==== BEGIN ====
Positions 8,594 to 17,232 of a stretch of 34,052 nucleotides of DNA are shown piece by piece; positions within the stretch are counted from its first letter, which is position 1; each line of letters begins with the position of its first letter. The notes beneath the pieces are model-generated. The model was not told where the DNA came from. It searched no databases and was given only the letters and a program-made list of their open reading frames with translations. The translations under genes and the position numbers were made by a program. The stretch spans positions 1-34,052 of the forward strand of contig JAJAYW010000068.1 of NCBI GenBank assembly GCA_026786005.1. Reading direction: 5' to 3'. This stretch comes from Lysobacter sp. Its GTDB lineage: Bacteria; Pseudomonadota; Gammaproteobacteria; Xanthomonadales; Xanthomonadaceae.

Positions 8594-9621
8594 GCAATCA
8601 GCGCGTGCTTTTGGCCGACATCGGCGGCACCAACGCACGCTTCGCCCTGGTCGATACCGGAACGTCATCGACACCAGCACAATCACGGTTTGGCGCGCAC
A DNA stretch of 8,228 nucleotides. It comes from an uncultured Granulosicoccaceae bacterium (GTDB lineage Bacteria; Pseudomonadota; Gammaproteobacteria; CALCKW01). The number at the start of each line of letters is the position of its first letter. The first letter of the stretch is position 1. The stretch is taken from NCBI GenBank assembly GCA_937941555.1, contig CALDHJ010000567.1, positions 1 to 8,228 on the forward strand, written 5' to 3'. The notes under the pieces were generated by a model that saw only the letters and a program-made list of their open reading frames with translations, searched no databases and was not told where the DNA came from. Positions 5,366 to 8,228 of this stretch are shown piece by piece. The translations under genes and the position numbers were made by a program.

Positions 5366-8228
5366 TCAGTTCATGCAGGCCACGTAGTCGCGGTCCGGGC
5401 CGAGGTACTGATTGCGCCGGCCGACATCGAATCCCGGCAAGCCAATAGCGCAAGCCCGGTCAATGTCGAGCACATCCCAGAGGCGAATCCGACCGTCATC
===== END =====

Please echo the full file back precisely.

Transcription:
Positions 8,594 to 17,232 of a stretch of 34,052 nucleotides of DNA are shown piece by piece; positions within the stretch are counted from its first letter, which is position 1; each line of letters begins with the position of its first letter. The notes beneath the pieces are model-generated. The model was not told where the DNA came from. It searched no databases and was given only the letters and a program-made list of their open reading frames with translations. The translations under genes and the position numbers were made by a program. The stretch spans positions 1-34,052 of the forward strand of contig JAJAYW010000068.1 of NCBI GenBank assembly GCA_026786005.1. Reading direction: 5' to 3'. This stretch comes from Lysobacter sp. Its GTDB lineage: Bacteria; Pseudomonadota; Gammaproteobacteria; Xanthomonadales; Xanthomonadaceae.

Positions 8594-9621
8594 GCAATCA
8601 GCGCGTGCTTTTGGCCGACATCGGCGGCACCAACGCACGCTTCGCCCTGGTCGATACCGGAACGTCATCGACACCAGCACAATCACGGTTTGGCGCGCAC
A DNA stretch of 8,228 nucleotides. It comes from an uncultured Granulosicoccaceae bacterium (GTDB lineage Bacteria; Pseudomonadota; Gammaproteobacteria; CALCKW01). The number at the start of each line of letters is the position of its first letter. The first letter of the stretch is position 1. The stretch is taken from NCBI GenBank assembly GCA_937941555.1, contig CALDHJ010000567.1, positions 1 to 8,228 on the forward strand, written 5' to 3'. The notes under the pieces were generated by a model that saw only the letters and a program-made list of their open reading frames with translations, searched no databases and was not told where the DNA came from. Positions 5,366 to 8,228 of this stretch are shown piece by piece. The translations under genes and the position numbers were made by a program.

Positions 5366-8228
5366 TCAGTTCATGCAGGCCACGTAGTCGCGGTCCGGGC
5401 CGAGGTACTGATTGCGCCGGCCGACATCGAATCCCGGCAAGCCAATAGCGCAAGCCCGGTCAATGTCGAGCACATCCCAGAGGCGAATCCGACCGTCATC